In this table, cells that are red mean that you’re highly likely to see streaks this long, yellow means you’re about 50-50, and green means you’re pretty safe.
If you’re playing with a bank of a million dollars and you play 20,000 games (about a month, full-time, by my count), you’ve got a bit over a 4% chance of losing your full million dollars… Does that sound like a safe bet to you?
So, if that’s the risk, what are the returns? For Steve and his mates, the average return they got is negative $656. So, let’s look at the guy that did the best. He came out with $3,439 in the bank, or a net gain of $2,439. Not bad for a week’s work, but he also suffered through around an 87% chance of losing that money.
That doesn’t sound like a very good deal to me.
In fact, you’d get better odds just betting the whole $1,000 on black, then, if you win, betting your $2,000 on black again. In that case, you’ll get $3,000 profit if you win, and “only” a 77% chance of losing your money. You also get to spend your week doing something more fun than staring at a roulette wheel in a soulless casino.
In summary, yes, Steve’s system can make you a small amount of money, but it carries with it an unacceptably high risk for the potential reward.
So what? Well, most of my readers probably aren’t the type to think that they can beat casinos, so why am I spending all this time debunking stupid roulette strategies that have been debunked hundreds of times**.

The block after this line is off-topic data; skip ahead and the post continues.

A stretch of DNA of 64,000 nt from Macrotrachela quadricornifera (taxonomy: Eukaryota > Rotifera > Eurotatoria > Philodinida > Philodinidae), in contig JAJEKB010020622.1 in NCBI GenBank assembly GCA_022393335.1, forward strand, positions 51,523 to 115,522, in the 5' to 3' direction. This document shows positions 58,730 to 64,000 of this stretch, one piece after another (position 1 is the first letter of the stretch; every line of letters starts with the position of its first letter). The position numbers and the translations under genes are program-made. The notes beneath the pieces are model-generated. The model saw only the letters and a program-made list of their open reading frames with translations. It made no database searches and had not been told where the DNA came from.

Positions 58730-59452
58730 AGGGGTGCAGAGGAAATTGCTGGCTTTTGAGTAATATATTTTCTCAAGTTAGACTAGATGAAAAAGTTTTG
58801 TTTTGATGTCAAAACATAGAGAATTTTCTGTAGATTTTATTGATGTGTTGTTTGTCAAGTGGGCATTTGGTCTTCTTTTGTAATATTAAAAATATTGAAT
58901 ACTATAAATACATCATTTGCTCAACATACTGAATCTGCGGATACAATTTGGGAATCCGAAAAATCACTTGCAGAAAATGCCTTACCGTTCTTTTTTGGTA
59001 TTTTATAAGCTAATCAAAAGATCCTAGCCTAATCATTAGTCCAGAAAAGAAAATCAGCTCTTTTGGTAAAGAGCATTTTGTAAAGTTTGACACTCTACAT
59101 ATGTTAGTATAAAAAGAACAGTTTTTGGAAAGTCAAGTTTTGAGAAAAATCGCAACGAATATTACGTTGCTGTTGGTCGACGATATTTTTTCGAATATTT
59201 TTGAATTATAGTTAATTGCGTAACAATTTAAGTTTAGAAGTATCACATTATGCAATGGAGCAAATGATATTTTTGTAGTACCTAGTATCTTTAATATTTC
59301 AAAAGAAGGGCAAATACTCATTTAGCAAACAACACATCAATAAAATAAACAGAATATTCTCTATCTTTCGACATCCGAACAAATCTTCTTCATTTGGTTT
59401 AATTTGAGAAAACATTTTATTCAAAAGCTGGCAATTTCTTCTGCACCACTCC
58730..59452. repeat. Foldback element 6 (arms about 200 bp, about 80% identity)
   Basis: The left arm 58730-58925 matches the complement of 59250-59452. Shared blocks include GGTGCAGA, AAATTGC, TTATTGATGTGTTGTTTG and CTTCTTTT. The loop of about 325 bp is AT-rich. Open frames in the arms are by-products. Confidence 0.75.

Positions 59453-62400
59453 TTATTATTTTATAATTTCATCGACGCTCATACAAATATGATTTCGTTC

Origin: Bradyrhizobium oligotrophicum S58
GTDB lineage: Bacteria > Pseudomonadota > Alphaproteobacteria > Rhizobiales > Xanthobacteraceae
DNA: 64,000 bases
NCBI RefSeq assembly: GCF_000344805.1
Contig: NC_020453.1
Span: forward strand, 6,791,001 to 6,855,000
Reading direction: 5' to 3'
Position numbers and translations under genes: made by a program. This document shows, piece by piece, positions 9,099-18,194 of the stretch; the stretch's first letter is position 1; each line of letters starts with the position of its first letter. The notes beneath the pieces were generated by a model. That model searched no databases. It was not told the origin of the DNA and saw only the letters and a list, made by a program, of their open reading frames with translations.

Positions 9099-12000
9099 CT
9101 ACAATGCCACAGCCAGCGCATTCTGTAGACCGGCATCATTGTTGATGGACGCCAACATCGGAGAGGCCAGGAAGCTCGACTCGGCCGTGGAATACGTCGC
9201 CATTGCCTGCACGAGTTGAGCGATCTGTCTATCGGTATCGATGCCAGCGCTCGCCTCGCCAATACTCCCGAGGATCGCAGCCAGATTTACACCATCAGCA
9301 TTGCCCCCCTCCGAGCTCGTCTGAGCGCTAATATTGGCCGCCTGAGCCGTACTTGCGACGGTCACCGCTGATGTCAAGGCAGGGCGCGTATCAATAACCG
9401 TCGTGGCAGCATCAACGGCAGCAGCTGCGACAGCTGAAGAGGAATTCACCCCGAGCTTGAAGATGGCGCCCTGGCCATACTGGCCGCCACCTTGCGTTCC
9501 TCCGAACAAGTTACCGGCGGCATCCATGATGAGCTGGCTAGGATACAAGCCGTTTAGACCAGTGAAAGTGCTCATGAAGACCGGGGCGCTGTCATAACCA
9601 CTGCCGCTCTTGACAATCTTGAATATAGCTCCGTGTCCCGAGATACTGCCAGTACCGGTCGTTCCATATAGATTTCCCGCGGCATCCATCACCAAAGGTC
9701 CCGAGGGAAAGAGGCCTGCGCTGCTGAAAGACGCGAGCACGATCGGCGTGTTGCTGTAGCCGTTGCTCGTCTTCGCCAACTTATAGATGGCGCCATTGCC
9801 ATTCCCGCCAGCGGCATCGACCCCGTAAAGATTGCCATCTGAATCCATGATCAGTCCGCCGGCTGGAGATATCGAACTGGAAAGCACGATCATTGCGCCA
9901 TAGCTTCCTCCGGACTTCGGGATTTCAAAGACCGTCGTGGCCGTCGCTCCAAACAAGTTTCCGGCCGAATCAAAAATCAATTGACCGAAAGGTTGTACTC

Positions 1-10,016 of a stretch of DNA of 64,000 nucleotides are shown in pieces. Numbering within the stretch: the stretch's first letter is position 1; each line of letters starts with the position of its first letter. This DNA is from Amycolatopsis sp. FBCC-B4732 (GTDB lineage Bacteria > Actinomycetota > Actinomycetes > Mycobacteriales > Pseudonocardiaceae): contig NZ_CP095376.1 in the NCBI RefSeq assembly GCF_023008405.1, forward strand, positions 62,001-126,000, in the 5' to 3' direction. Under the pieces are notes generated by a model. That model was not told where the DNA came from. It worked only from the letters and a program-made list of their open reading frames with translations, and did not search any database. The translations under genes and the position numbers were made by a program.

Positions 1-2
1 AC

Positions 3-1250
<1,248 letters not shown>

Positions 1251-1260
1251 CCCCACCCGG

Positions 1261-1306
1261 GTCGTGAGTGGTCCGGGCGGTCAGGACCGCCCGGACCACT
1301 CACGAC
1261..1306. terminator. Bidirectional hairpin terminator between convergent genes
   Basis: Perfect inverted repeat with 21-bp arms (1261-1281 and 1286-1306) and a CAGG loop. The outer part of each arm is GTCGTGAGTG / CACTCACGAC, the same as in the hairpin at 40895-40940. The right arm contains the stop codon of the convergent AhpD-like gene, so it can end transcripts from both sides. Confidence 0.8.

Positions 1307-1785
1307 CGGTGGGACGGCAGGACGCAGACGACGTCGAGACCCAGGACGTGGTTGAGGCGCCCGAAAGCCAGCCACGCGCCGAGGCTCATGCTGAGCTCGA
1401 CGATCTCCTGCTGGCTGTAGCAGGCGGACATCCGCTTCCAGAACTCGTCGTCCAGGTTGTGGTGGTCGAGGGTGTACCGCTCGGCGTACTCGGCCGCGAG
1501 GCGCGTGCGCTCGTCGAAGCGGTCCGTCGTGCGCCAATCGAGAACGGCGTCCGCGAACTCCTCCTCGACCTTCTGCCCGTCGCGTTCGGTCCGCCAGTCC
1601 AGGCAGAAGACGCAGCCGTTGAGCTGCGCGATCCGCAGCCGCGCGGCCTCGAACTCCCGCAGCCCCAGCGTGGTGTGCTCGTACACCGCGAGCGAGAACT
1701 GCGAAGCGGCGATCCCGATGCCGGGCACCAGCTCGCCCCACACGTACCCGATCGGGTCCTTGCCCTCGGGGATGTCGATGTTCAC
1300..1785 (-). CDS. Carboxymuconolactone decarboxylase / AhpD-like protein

I generally blog about infrastructure and public sector issues, and this sort of thing has pretty profound implications for the sort of long-term ventures that governments are required to enter into as a part of their regular course of business. If a government and a private party agree to build a power plant and operate it over a 30 year period, the risk of a major earthquake occurring on any given day is very low, but the chance of one occurring over a 30 year period might be extremely high; especially in a place like Indonesia, where I live. Other low probability, high-impact events include things like currency shocks, demand shocks, civil disorder, and so on.
Arrangements like our friend Steve’s roulette strategy are what people like Nassim Nicholas Taleb calls a “fragile system.” That is, it’s a system that works, and looks great at first, because it works the vast majority of the time; but when it is tested by extreme events, it fails catastrophically.
This is also an example of something I wrote about in an early blog post, where I urge readers to balance quantitative analysis with an understanding of the real world, and I said “there’s nothing more dangerous than a genius with a model.” Not that Steve is a genius, but to someone with little understanding of statistics, he might sound like one***.
Lessons for the real world
So, what can we learn from the experience of Steve and his mates that we can apply to decision-making in business and government?
- When you build a system, don’t ignore the low probability events; especially when your system is expected to be long-lived.
- Just because something seems to be working for someone in the short-term doesn’t mean it’s a good system.
- If someone is using fancy mathematics to make an extraordinary claim, be extremely sceptical, and make sure you do your own homework and understand it before putting it into practice.